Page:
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Casino Problems
Just Continue

By Matt Youngfrau
MONTICELLO — June 13, 2003 – On Tuesday morning, an emergency meeting of the Sullivan County Legislature’s Executive Committee was called to discuss several casino-related issues. Committee Chair Leni Binder turned the meeting over to County Attorney Ira Cohen, who detailed the matters.
The recent tribal vote by the St. Regis Mohawks, explained Cohen, resulted in the election of people who may not be in favor of the Memo of Understanding (MOU) New York State Governor George Pataki signed with the previous Mohawk government. But, he said, it was premature to speculate or worry. He stated the county should take a wait-and-see attitude.
Cohen then made mention of the proposed Cayuga Casino at Monticello Raceway. The parent company of the track, Empire Resorts, has a mitigation agreement with the Village of Monticello for $5 million per year. The county feels that is not enough and wants an agreement similar to the other two agreements they have with the St. Regis Mohawk tribe and the Stockbridge-Munsee Tribe for their casinos at $15 million apiece.
“There are many issues here and a lot of uncertainty,” Cohen commented. “We were contacted by the Eastern Regional Office of the BIA [Bureau of Indian Affairs] to comment on the Cayuga application. We have made it clear that they lack a local service agreement with us, and we are uncomfortable with the village’s agreement.”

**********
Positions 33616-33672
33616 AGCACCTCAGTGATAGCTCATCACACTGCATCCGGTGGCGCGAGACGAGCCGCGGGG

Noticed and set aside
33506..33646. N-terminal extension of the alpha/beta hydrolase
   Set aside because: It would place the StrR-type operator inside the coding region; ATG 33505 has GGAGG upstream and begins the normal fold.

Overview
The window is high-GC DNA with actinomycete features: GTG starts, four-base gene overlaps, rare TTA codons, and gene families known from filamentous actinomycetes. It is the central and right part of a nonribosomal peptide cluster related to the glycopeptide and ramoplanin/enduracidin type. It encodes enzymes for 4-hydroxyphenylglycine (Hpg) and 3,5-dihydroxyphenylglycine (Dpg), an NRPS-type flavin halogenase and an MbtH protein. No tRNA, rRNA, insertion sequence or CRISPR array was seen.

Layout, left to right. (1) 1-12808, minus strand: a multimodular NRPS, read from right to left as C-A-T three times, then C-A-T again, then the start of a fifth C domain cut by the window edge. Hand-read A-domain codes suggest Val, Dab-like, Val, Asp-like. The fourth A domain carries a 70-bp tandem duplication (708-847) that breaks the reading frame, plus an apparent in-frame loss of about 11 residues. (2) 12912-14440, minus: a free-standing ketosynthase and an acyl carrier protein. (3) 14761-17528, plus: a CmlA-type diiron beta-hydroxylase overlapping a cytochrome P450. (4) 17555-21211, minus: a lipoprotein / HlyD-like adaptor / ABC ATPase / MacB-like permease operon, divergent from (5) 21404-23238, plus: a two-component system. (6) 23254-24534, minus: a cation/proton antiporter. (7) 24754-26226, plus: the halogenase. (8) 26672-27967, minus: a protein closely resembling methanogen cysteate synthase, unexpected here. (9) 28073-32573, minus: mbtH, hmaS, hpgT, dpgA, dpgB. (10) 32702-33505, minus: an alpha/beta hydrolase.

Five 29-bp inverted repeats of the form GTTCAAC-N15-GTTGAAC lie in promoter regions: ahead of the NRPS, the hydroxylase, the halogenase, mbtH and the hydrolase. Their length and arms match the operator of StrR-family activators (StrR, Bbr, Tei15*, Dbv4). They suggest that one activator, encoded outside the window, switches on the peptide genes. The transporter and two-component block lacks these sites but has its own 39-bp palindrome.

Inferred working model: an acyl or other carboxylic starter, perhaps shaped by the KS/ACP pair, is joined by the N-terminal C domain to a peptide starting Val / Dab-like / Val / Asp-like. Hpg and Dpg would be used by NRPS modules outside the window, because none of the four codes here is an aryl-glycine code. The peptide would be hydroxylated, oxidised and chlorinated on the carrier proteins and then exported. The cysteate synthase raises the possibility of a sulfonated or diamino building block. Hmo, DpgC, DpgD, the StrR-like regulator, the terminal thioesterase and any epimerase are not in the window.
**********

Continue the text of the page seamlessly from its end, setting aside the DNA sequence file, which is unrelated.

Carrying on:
Cohen said that Binder will send a letter to the BIA about it. Meanwhile, the county, the village, and Empire have entered into a tolling agreement. This gives all parties a window to negotiate for ten days. This is needed, he said, because the timeline to get an agreement done is closing soon. If there is no agreement, the county will legally challenge the environmental review of the casino’s application.
“We are acting on our own behalf and all of the impacted communities,” Cohen explained. “The primary parties are the schools, the county, the towns, and the villages. We have to face reality. They did the environmental process seven years ago. They did a supplement process a few months ago, but that was only for traffic. We will talk to [the county’s Indian gaming attorney] John Jacobson. It is possible we will challenge their findings.”
Cohen went on to say that they had open friendly and amicable talks with Empire. Those talks will continue. However, he did say that, legally, they were under the gun.
Also, Binder reached out to all the school districts, saying they will face the greatest impact. Binder, through BOCES Superintendent Dr. Martin Handler, will set up a meeting with the Legislature and all the school boards. Together, they will go over the impacts.
Cohen also said he was going to suggest the Legislature hire a consultant to do a new study of casino impacts. The last study was done seven years ago, and the landscape in the county has changed.
With that, the committee went into an hour-plus executive session. The subject was expected to be brought up again at the regular Executive Committee meeting, held yesterday afternoon.
Also, the Village of Monticello Board was scheduled to hold an emergency meeting yesterday to discuss countersuing the county for $200,000 because village officials feel the county is blocking the casino process.
The results of that meeting and yesterday’s county committee meeting will be published in Tuesday’s issue.

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